The answer to the question as to which Article applies to the provision of the accounting software depends on the nature of the rights that the transferee acquires under the particular arrangement regarding the use and exploitation of the software.Although cloud-based applications are highly standard­ized, it is possible that on request of the customer, the accounting software is adapted to fit within its business model. As such, tailor-made software can only be used by a particular customer, and therefore the question arises as to whether or not the whole transaction may be regarded as a sale of all rights in the customized software that gives rise to a capital gain. The fact that the software still runs on the infrastructure of the cloud provider could be interpreted as the provision of IT capabilities for customers to operate their applications, i.e. IaaS. Whether or not the capital gain characterization can be assumed depends on the cus­tomer’s possibilities to use the software in the absence of the infrastructure of the cloud provider. If, in such circum­stances, the customer does not have access to the account­ing software, it cannot be regarded as the owner of all soft­ware rights.

2. Database

An electronic database may be protected by a database right if there has been a substantial investment in obtaining, verifying or presenting its contents. Copy­right protection may also apply if the database has origi­nality in the selection or arrangement of the contents. If the database is protected by intellectual property rights, the distinction between transfers of a right in the program and transfers of a copy of the program will have to be made. The observations outlined above for an accounting software will apply accord­ingly. If the user is not allowed to exploit the database com­mercially, ratheris only allowed to use it for its own business pur­poses, the remuneration is likely to be classified as business profits.

In this context, it is important to consider that the charac­terization of payments for the use of databases has been a contentious issue in some countries. For instance, in India, there have been conflicting rulings by courts and tribunals regarding the distinction between Article 7 and 12 of the OECD Model.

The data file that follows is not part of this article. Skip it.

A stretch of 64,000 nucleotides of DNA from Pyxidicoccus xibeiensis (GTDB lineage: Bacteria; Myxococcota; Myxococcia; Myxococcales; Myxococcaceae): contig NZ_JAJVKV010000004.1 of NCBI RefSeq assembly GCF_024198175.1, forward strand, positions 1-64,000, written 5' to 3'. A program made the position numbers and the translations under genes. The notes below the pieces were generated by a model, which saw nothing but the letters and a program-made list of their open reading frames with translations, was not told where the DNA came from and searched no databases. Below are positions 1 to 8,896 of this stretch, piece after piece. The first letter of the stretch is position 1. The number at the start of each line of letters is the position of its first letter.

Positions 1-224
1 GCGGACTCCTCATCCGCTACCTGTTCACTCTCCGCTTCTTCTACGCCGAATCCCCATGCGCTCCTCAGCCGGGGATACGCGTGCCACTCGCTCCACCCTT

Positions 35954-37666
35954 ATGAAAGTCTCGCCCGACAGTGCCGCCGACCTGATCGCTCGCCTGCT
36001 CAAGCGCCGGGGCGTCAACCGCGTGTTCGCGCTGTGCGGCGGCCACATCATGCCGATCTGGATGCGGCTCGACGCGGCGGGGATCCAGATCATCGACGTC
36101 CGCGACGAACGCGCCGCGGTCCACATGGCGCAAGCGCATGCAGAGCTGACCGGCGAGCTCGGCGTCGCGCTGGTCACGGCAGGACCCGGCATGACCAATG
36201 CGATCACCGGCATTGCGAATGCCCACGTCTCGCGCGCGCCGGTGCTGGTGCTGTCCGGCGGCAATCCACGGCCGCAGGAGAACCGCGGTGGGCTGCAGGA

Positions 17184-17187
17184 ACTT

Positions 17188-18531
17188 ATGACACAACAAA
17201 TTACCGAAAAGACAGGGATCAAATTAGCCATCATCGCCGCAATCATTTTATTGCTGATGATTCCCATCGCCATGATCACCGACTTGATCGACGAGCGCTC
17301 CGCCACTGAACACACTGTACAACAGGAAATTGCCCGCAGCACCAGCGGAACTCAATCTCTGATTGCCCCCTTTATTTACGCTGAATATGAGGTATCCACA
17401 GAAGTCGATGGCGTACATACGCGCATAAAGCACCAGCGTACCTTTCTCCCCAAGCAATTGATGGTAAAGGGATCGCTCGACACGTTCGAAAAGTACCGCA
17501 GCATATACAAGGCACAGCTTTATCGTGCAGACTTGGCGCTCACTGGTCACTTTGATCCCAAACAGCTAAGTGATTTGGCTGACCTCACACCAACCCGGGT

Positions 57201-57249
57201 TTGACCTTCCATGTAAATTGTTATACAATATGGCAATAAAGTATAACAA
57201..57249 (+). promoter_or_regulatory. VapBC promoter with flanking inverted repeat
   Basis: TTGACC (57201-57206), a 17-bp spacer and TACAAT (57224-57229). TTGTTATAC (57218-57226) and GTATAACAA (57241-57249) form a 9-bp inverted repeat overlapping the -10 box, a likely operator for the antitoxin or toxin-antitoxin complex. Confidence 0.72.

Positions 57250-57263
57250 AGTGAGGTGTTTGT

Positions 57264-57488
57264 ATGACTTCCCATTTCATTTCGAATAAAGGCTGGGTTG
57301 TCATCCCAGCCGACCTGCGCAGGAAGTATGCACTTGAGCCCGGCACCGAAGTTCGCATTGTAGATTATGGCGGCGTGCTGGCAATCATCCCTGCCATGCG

3. Storage

The provision of server capacity for records can be considered as a typical IaaS service. The income from making IT infrastructure available to customers could be classified as either business income or rental income under Article 6 of the OECD Model.Generally, customers are interested in a virtualized data centre space, i.e. the exact location of the IT infrastructure is irrelevant for them. Even if the cus­tomer instructs the cloud provider to keep his data in a particular data centre, the customer does not ‘rent’ the underlying infrastructure. The service provider retains the full control over the data centre and remains responsible for equipment maintenance. Thus, income for the pro­vision of IT capabilities can be characterized as business income.

4. Support Services

The provision of support services is not a transaction involving software but a transaction involving services with regard to the software. As there is no transfer of either copyright or a copyrighted article, payments for computer services cannot be regarded as royalties, but, rather as business profits or income from independent personal services, and are not taxable in the source country if the service provider does not maintain a physical pres­ence there. Although both, the Commentary on Article 5 of the OECD Model and the UN Model, provide for a service PE option that strengthens the source state rights to taxa­tion, the service PE also requires physical presence in the source state, i.e. one or more individuals must be present there for a minimum time period.

In this context, it is pertinent to consider that fees for tech­nical services (‘FTS’) has become a regular source of dispute worldwide. In most Indian tax treaties, FTSis included in the scope of Article 12 with taxing rights given to the source state regardless of the existence of a PE.
Conclusion